Tristeza’s Harmonic Sea and Liquid Pyramids


Recently, San Diego has become one of the country’s musical breeding grounds. Bands like Pinback, Castanets and GogoAirheart have surfaced, one after another, each with their own, unique voice, each representing an entirely different genre of music. Among the first of all these groups was Tristeza, an instrumental quintet (two guitarists, bassist, keyboards, drummer), who decided not to represent a genre, but create one.

Tristeza formed in 1997 and has spent the last eight years prolifically releasing music on labels such as Rocket Racer, TigerStyle, Gravity Records and others. Without ever receiving significant press, they have created a distinct name for themselves in the music community and are often used as a reference point (i.e “the Tristeza sound”) in the music press. Members of the Tristeza have even played with such seminal bands such as The Locust, Strictly Ballroom and Swing Kids.

Their new album, A Coloresir?t=identitytheor 20&l=as2&o=1&a=B000BKSJ34&camp=217145&creative=399349, on Better Looking Records, is a lush documentation of the most recent development in their musical direction. It is the first recording of their new lineup (new guitarist and keyboardist), which came about in 2004, after James Lavelle, the previous guitarist, left the band to pursue his electronic-based project, Album Leaf.

The sound of A Colores is the sound of the creative process. More than before, their compositions intuitively unfold in long chains of lyrical guitars, pulsing rhythms and sweeping keyboards, giving the seamless impression of improvisation.

“All of our music derives from an improvisational path,” said keyboardist Sean Ogilve. “Generally speaking, all our work comes from a musical idea or a few musical ideas that one or a few of us has come up with. We then bring these little kernels to the group as a whole and we pound them out and develop them through improvisation. The difficulty then is, of course, the sifting through and filtering out the parts that don't really work.”

A lot of people might shove the sound of Tristeza into the genre of post-rock but the band considers “Psychedelic” to be a more appropriate descriptor. In fact, the heavy, dirge-like quality of most post-rock can’t be found on Tristeza’s records. Instead, their music conveys warmer, more atmospheric moods, cinematic in scope and pop-oriented in its melodic guitar hooks.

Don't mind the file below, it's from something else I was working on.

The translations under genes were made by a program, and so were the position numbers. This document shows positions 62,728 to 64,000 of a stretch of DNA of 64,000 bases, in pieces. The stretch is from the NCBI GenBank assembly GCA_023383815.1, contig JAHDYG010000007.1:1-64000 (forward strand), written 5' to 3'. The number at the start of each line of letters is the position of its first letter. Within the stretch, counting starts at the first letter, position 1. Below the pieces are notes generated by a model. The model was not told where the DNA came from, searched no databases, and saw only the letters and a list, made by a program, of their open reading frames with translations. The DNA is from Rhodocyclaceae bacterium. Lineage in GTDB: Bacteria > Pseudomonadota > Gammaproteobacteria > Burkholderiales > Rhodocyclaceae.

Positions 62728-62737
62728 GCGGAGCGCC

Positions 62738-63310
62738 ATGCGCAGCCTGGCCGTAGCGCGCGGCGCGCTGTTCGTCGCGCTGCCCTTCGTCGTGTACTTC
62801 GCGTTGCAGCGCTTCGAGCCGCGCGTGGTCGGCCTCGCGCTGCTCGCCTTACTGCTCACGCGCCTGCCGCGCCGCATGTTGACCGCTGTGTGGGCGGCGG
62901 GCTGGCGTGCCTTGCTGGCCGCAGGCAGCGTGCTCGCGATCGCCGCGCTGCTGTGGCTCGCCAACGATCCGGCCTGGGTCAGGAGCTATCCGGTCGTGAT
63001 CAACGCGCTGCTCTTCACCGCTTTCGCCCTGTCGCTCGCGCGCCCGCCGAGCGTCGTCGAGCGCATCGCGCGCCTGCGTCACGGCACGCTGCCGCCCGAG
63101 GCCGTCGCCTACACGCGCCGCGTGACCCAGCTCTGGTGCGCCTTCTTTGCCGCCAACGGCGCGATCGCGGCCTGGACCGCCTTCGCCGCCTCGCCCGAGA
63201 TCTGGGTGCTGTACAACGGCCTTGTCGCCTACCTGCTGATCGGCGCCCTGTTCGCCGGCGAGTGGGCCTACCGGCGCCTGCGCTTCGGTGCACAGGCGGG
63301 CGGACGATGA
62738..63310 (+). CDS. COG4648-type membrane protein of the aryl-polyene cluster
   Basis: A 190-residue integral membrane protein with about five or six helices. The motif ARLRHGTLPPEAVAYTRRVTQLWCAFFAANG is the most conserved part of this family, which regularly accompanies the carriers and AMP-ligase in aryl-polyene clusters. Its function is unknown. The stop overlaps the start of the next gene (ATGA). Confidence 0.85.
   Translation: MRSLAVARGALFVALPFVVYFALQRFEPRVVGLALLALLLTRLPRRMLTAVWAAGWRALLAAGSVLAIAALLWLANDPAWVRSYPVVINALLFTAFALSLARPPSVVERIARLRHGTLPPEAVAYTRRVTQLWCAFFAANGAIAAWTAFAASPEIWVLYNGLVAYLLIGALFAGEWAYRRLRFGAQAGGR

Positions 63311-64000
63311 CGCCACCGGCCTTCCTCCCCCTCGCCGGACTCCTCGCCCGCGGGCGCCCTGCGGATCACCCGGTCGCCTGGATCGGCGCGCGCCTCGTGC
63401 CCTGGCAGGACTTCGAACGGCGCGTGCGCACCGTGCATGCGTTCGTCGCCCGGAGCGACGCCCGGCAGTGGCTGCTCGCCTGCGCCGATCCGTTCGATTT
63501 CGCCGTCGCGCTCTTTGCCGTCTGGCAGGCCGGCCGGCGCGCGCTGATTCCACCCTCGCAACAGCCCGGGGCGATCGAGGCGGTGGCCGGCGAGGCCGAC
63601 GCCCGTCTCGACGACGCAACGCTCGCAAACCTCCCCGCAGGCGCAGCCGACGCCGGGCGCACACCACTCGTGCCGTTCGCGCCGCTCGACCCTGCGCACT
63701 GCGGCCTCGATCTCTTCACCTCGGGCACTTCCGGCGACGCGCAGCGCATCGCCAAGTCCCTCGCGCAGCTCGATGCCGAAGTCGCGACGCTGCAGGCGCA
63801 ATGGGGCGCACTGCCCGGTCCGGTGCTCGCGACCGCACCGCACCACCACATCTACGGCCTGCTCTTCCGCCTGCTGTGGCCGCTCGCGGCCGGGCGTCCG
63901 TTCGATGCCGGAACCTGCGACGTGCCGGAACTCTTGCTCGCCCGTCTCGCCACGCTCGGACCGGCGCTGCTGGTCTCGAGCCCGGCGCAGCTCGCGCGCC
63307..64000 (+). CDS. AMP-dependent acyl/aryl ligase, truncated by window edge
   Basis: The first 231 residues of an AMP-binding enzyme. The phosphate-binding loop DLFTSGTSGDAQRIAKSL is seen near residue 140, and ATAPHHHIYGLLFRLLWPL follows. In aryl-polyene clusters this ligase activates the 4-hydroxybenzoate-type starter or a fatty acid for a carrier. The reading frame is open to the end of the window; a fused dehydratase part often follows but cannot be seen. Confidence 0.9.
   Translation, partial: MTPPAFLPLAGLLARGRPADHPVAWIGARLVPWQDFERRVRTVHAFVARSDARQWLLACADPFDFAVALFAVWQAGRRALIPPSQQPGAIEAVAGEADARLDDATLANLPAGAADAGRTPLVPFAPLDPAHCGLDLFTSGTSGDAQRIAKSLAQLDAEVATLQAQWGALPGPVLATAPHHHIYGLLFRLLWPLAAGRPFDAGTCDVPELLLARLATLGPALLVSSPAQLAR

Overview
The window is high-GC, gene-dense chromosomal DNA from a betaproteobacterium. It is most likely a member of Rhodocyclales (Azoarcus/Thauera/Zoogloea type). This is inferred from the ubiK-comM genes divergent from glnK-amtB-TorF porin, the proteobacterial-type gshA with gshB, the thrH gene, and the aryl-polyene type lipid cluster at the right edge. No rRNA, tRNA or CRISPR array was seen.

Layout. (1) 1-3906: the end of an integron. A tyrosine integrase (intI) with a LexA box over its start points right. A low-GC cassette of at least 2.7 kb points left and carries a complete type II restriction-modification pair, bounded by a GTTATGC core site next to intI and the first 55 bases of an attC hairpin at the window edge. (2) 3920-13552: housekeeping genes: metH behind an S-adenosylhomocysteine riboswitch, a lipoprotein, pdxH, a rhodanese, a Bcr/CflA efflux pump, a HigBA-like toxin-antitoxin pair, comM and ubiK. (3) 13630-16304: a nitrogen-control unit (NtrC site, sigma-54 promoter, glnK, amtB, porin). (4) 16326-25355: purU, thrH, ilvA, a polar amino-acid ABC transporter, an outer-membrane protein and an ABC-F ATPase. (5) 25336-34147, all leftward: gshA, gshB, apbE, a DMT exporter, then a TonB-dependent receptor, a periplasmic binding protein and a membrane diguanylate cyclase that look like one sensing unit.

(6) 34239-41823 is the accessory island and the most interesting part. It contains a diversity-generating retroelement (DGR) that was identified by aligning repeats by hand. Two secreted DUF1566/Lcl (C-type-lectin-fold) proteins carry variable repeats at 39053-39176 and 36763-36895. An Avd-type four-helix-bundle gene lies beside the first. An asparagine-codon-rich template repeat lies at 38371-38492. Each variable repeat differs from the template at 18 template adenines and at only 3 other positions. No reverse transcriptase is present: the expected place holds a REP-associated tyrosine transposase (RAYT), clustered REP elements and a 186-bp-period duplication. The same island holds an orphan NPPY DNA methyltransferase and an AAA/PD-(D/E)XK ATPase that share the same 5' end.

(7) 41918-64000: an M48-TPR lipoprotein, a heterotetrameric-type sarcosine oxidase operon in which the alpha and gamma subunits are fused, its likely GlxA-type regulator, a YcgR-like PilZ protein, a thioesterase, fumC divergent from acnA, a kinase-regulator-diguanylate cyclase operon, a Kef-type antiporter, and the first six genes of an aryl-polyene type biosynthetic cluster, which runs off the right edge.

“We spend a lot of time trying out, recording and listening back to the way parts fit together.” Says Alison Ables, guitarist. “It could be a lot easier if the music was always the same, but we play songs differently each time, which is more interesting and can be fun. But the difficulty in structuring them is in the execution and in seeking the proper dynamic for each melody, pattern, and progression. Also, parts can change a great deal--even after two months on the road--making it hard to keep a solid structure.”

Unlike many of the bands in the current instrumental music scene, Tristeza rarely experiments with electronic sounds, preferring to capture the quality of “a live and viable soul.” Both their live performances and their recordings carry the intensity of rock without ever reverting to the overused box of rock tricks--guitar solos, crescendo rock, verse-chorus formats--and sometimes even alluding to their wide variety of influences, such as trip-hop, hip-hop and bands like Red House Painters.

“I respect musicians who play all of their music live,” says Christopher Sprague, guitarist. “We do use computers for manipulation and recording but never in a live setting. I hope to keep it that way."

“Of all the laptop bands out there,” said Ogilve. “There are few who really come close to having the same impact on us as a completely live group.”

These sorts of attitudes toward music have allowed Tristeza avoid trends in electronic, instrumental music and create something timeless, amorphous and powerful. When asked where they fit into the music world of the past, present and future, Ogilve said:

“The thing about original instrumental music like this is that it's completely subjective, in its classification and its listening experience. I think that we enjoy that.”

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